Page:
P514 Serum levels of Klotho in inflammatory bowel disease: an exploratory study

Hernandez-Camba, A.(1,2);Rodriguez-Jimenez, J.(1)*;Carrillo Palau, M.(3);Ramos Lopez, L.(3);Perez-Mendez , L.(4,5);Martin-Nuñez , E.(6);Alonso, I.(3);Vela, M.(1);Hernandez Alverez Builla, N.(3);Arranz, L.(1);Hernandez, A.(3);Ferraz Amaro, I.(7);Navarro‐Gonzalez, J.F.(6,8,9);

(1)Hospital Universitario Nuestra Señora de Candelaria, Gastroenterology, Santa Cruz de Tenerife, Spain;(2)Nursing School Nuestra Señora de Candelaria- La Laguna University, Anatomy and Histology, Santa Cruz de Tenerife, Spain;(3)Hospital Universitario de Canarias, Gastroenterology, La Laguna, Spain;(4)Hospital Universitario de Nuestra Señora de Candelaria y Gerencia de Atención Primaria, Clinical Epidemiology and Bioestadistics Division- Research Unit, Santa Cruz de Tenerife, Spain;(5)Center for Biomedical Research in Respiratory Diseases Network CIBER, Instituto de Salud Carlos III, Madrid, Spain;(6)Hospital Universitario Nuestra Señora de Candelaria, Research Unit, Santa Cruz de Tenerife, Spain;(7)Hospital Universitario de Canarias, Rheumatology, La Laguna, Spain;(8)La Laguna University, Institute of Biomedical Technologies, La Laguna, Spain;(9)Hospital Universitario Nuestra Señora de Candelaria, Nephrology, Santa Cruz de Tenerife, Spain;


Alpha klotho (α-Klotho) is an anti-aging protein recognized as a humoral factor with anti-oxidant and anti-inflammatory effects, showing a bidirectional relationship with inflammation, a main pathophysiologic factor in atherosclerosis. A decrease in Klotho has been associated to cardiovascular disease (CVD), but no previous studies have investigated the relationship between inflammatory bowel disease (IBD), a risk factor for CVD, and Klotho levels. Therefore, we assessed if the serum levels of Klotho differ between patients with IBD and controls, and how this protein is related to the clinical and laboratory characteristics of the disease, subclinical atherosclerosis and metabolic risk factors.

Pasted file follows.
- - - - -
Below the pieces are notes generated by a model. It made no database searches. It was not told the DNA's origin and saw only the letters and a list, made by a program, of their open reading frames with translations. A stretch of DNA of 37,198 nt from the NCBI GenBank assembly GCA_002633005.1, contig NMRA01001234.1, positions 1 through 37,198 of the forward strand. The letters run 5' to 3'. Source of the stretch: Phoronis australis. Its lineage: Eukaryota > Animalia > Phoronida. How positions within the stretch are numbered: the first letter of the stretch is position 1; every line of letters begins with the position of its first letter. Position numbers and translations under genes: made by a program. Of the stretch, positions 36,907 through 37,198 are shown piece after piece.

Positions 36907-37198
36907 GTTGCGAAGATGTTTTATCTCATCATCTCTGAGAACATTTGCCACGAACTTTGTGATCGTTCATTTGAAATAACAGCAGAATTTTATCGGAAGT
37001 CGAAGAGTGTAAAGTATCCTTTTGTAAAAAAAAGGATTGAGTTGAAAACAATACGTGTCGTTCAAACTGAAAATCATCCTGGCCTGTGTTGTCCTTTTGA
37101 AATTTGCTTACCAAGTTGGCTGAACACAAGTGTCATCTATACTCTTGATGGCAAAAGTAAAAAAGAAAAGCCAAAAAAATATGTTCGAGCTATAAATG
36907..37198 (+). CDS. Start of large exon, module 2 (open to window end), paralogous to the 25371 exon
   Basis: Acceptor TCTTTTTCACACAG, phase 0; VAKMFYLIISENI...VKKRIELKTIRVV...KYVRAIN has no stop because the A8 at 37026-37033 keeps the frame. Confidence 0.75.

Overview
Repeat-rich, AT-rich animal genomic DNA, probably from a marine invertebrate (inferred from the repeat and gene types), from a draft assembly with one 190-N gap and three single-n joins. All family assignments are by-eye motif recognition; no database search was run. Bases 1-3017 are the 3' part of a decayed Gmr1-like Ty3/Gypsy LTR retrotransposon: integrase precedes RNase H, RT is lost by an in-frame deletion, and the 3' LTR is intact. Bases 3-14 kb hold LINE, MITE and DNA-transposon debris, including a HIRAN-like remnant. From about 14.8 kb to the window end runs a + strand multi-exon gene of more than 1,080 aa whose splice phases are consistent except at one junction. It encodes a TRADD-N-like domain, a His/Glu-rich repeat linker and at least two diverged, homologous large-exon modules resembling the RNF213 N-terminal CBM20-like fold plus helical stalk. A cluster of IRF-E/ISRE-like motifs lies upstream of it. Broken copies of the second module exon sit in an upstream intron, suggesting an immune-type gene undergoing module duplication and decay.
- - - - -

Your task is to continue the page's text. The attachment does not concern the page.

Cross-sectional multicentric study that included 251 individuals: 191 IBD patients and 60 healthy controls was conducted. Serum Klotho levels were determined by commercial ELISA immunoassay (IBL International GmbH Laboratories). In the IBD patients disease activity was evaluated using CDAI for Crohn's disease, partial Mayo (pMayo) for ulcerative colitis, specific laboratory parameters, determination of the Systematic Coronary Risk Evaluation (SCORE), and the presence of subclinical atherosclerosis was assessed using carotid ultrasound for identifying carotid plaque and measurement of carotid intima-media thickness.


Serum Klotho levels were significantly higher in the IBD group: 734.31 pg/ml vs. 484.17 pg/ml (p<0.001) compared with controls. In the IBD group, no significant differences in the serum Klotho levels were found between the type of IBD (p=0.911), time from diagnosis (p=0.126), disease activity: CDAI (p=0.277), pMayo (p=0.916), type of treatment (0.76), the presence of plaque (p=0.101) or the intima media thickness (p=0.429). However, a significant inverse correlation between serum Klotho and the SCORE was observed in IBD patients: r =  -0.176 (p= 0.014) (figure 1)Figure 1. Serum α-Klotho levels and SCORE in IBD patients.


Patients with IBD had higher Klotho levels than healthy controls, with an inverse and significant relationship with the SCORE in the IBD patients. Further studies are necessary to clarify the role of Klotho in IBD.